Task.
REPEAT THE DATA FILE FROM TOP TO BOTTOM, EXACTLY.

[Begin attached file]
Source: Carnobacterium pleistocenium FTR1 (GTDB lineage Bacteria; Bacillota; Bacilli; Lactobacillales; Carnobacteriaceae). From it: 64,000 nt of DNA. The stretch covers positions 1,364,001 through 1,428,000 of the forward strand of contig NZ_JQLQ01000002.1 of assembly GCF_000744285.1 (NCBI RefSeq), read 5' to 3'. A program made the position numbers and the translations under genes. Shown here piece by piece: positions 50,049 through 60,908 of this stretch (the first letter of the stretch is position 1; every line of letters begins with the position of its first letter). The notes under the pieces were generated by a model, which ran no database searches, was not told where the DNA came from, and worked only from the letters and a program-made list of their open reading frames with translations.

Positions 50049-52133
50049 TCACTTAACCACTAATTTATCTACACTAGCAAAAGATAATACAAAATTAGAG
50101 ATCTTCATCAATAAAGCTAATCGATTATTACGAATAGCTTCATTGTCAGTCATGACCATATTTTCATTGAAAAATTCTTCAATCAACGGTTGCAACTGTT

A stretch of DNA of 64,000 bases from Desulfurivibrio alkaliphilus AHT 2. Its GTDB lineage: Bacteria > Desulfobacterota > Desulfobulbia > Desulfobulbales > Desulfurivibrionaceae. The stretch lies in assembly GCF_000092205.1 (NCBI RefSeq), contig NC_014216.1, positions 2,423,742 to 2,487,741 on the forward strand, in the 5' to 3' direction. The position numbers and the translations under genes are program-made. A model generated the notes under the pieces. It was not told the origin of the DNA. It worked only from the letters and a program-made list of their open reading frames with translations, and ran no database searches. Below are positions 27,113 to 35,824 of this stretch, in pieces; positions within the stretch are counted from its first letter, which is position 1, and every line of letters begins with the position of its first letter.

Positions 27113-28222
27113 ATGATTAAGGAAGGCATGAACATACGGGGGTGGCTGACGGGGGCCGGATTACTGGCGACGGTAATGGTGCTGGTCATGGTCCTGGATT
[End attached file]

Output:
Source: Carnobacterium pleistocenium FTR1 (GTDB lineage Bacteria; Bacillota; Bacilli; Lactobacillales; Carnobacteriaceae). From it: 64,000 nt of DNA. The stretch covers positions 1,364,001 through 1,428,000 of the forward strand of contig NZ_JQLQ01000002.1 of assembly GCF_000744285.1 (NCBI RefSeq), read 5' to 3'. A program made the position numbers and the translations under genes. Shown here piece by piece: positions 50,049 through 60,908 of this stretch (the first letter of the stretch is position 1; every line of letters begins with the position of its first letter). The notes under the pieces were generated by a model, which ran no database searches, was not told where the DNA came from, and worked only from the letters and a program-made list of their open reading frames with translations.

Positions 50049-52133
50049 TCACTTAACCACTAATTTATCTACACTAGCAAAAGATAATACAAAATTAGAG
50101 ATCTTCATCAATAAAGCTAATCGATTATTACGAATAGCTTCATTGTCAGTCATGACCATATTTTCATTGAAAAATTCTTCAATCAACGGTTGCAACTGTT

A stretch of DNA of 64,000 bases from Desulfurivibrio alkaliphilus AHT 2. Its GTDB lineage: Bacteria > Desulfobacterota > Desulfobulbia > Desulfobulbales > Desulfurivibrionaceae. The stretch lies in assembly GCF_000092205.1 (NCBI RefSeq), contig NC_014216.1, positions 2,423,742 to 2,487,741 on the forward strand, in the 5' to 3' direction. The position numbers and the translations under genes are program-made. A model generated the notes under the pieces. It was not told the origin of the DNA. It worked only from the letters and a program-made list of their open reading frames with translations, and ran no database searches. Below are positions 27,113 to 35,824 of this stretch, in pieces; positions within the stretch are counted from its first letter, which is position 1, and every line of letters begins with the position of its first letter.

Positions 27113-28222
27113 ATGATTAAGGAAGGCATGAACATACGGGGGTGGCTGACGGGGGCCGGATTACTGGCGACGGTAATGGTGCTGGTCATGGTCCTGGATT